The meeting didn’t happen. Judy was waiting for them on the church steps, walking backwards and forwards and peering into the car park. “Someone has broken in,” Judy pointed at the broken window. The town and the diocese built the church in the 1970s to replace the one that was now under the ring road. It had glass doors leading to a spacious lobby before you reached the sanctuary itself. Very modern at the time and too showy to be practical. “Are the doors open, Judy?” asked Alex. The sanctuary was also typical of the era. It was almost circular with a small chapel, choir vestry, and vicars vestry cutting into one side. A row of modern-art-style stained glass windows, set at different angles on the other. “The sanctuary doors are open, Judy, have you been in’?” asked Alex, looking toward the altar. The front had a raised altar area, the organ, and space for a music group. They had partitioned part of the back for a sound desk, modern lighting, and electrical equipment. There was seating for six hundred people with stacked folding chairs for another hundred. “Nn…no, I’ve done nothing,” Judy said, far from her normal brisk self. “Has anyone phoned the police?” asked Giles, striding forward. “We had better check the damage and see what’s missing.” Giles was the building manager. He was an aerospace engineer, who had held a senior management position for a well-known company until he retired. He now worked part time for Saint Stephen’s, overseeing the church building itself, the staff housing, and much of the financial accounting. “I haven’t called the police yet, I was waiting for you.” replied Judy. Giles took command and was already heading for the front of the church. “I’ll do it,” he said, phone in hand. Judy followed him in to check the sound desk and then the altar area. Giles went to check the vestry and band area, where they kept the safe and any other valuables. Alex stayed in the lobby to prevent anyone else from entering before the police arrived. Gazing around the lobby, something seemed wrong. She had no experience of break-ins and didn’t know what was normal, so she wasn’t sure what bothered her. She looked at the lobby and the broken window again. There was loose glass on all four sides of the frame. ‘A thief would knock it out, either first, to prevent cuts, or in climbing through,’ she thought to herself. She took a quick photo on her phone. She also took photos of the glass on the lobby floor and on the step outside. Something about that also disturbed her. The pattern didn’t seem right. A piercing scream interrupted her. She rushed down the central isle to the front of the altar area where Judy was standing. There on the floor, sprawled halfway up the altar steps, was John. Blood covered the polished wood around his head and dripped from the top step. There was no movement. The sight had frozen Judy on the spot. Alex pushed past to check for a pulse and found none. John’s body felt warm to the touch, but it was cooling and the blood was clotting. She placed her fingers on his neck to be sure, but there was nothing. She collapsed backwards away from the body, overwhelmed with emotion. Giles re-emerged from the vestry, separated from the church itself by a bathroom and a set of cupboards. The cupboards were full of unused vestments and church linen, which had deadened the sound from the church, and Judy’s scream. “The police will be an hour, we need to close the building.” he said, stopping short when he saw the women. Alex looked up. “Ring them and for an ask ambulance, no hurry. I’m certain it’s too late.” She sat on the steps next to John, not wanting to leave him alone. ‘No one should die alone,’ she thought. “Yes, I’ll do that.” Giles, white faced and hands shaking, dialled 999. This time, the operator told him that the squad car and ambulance were coming. They needed to clear the area and ensure that no one else could get close. He took Alex’s arm. “Come on. Let’s return to the lobby,” he said, moving her. “I don’t think he wants to be alone,” “I don’t think he is alone anymore, Alex. He’s gone somewhere better, don’t you think?” She nodded and stood up. Judy hadn’t moved or spoken and her expression was unreadable, but she followed them to the lobby when Giles told her to. They arrived at the door in time to admit police and the ambulance crew, who arrived shortly after. Alex had recovered her composure by the time they reached the door. Other staff, the caretaker, and a member of the congregation were arriving. “I’ll tell them to go home,” said Giles. “No,” said Alex. “The next few days will be tough enough, let’s ask for help.” Judy was shaking. Alex put a hand on her shoulder. “I didn’t know about John,” she said. “Of course not, how could you?” Alex turned to Giles. “If we can, we’ll gather everyone in the church hall and give them a job to do. We must prepare ourselves for when people hear the news.” Turning to Judy, “Please can you check the office and the church hall, use the side door, not the lobby. There might be evidence, so be careful not to touch.” Alex smiled and nodded. Judy returned with the news that the church hall and the office appeared to be OK. Alex turned to the police officers and held out her hand. “Alex Whittaker,” The officer took her hand. “Officers Dickens and Wright, Reverend Whittaker. Inspector Portman is on his way.” He showed which of them was which. “Would it be OK for the staff to wait in the church hall? It’s separate. The thieves didn’t break into the hall, the door is locked. They can use the side door to keep the lobby clear.” The two police constables shared a glance. “I’ll go with them,” said Constable Wright. “The inspector will want us to keep everyone together. Who has the keys?” She asked, holding out her hand, her tone brooking no argument. Judy produced the keys and handed them over. In the meantime, Giles had directed the ambulance staff to where John lay. They had confirmed his death and were waiting for the police inspector and surgeon. Alex was alone again.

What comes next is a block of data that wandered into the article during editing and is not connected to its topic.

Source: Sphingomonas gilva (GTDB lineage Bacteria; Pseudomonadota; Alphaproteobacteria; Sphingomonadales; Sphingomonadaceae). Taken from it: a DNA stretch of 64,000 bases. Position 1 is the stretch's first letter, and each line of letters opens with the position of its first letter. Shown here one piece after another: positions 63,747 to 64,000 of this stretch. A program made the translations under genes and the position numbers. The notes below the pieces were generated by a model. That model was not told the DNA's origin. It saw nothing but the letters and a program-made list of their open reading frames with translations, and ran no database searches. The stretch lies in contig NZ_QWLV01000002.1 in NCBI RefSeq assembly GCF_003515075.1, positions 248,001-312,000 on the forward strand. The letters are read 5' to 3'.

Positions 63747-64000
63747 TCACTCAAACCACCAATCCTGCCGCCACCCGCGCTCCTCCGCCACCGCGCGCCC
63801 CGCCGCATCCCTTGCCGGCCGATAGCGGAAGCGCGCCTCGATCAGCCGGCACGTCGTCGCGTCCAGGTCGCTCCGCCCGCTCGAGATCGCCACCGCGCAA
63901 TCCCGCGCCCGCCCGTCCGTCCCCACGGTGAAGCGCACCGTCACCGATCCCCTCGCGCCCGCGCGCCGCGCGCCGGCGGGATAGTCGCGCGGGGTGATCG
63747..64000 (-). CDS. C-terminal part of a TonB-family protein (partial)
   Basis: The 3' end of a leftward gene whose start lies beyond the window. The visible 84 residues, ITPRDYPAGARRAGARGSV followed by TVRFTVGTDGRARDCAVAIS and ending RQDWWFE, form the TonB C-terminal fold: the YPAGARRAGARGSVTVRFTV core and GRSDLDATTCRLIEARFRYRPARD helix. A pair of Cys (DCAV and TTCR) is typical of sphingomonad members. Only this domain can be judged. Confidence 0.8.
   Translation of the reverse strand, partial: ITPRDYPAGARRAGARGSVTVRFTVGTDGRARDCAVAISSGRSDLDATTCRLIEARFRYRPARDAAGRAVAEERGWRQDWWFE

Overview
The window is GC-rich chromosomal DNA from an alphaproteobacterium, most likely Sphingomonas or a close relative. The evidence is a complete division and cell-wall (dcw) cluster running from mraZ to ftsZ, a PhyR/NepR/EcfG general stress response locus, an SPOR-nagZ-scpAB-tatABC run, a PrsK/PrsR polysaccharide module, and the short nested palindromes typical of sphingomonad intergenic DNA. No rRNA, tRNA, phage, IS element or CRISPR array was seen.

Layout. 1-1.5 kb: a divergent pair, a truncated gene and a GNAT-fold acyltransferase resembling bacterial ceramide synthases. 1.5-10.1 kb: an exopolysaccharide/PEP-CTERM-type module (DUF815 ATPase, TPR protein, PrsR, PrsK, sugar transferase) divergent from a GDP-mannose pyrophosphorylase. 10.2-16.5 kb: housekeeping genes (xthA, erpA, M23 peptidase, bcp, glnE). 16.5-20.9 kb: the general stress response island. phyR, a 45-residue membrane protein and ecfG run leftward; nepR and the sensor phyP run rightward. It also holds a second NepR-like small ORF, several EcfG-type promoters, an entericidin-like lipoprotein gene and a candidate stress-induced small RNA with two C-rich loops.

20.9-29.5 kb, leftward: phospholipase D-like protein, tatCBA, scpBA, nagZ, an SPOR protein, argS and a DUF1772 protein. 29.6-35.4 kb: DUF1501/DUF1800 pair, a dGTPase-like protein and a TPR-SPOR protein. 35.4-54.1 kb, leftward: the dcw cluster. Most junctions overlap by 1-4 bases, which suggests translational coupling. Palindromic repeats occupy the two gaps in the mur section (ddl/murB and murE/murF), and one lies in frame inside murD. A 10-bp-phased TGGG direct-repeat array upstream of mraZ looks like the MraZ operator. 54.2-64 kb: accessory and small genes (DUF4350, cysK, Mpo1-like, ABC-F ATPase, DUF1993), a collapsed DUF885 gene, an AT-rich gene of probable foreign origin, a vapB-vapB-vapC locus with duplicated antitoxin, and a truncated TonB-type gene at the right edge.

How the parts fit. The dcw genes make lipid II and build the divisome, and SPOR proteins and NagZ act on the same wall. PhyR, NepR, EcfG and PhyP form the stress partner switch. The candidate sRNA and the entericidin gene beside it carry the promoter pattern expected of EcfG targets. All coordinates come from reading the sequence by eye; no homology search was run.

The lock-down, the weather, the lack of opportunity to meet with friends’ and uncertainty about future finances have all had a dampening effect on my creativity. I claim to exist in a bit of a vacuum, happy with my own company and with such an overblown and vivid imagination that I never run out of ideas for stories. In comparison with many of my friends, that is true. I guess, I’m finding out now that we all have our limits of being alone and going nowhere. For the last few weeks, the Internet and random TV shows I would never normally watch, have distracted me.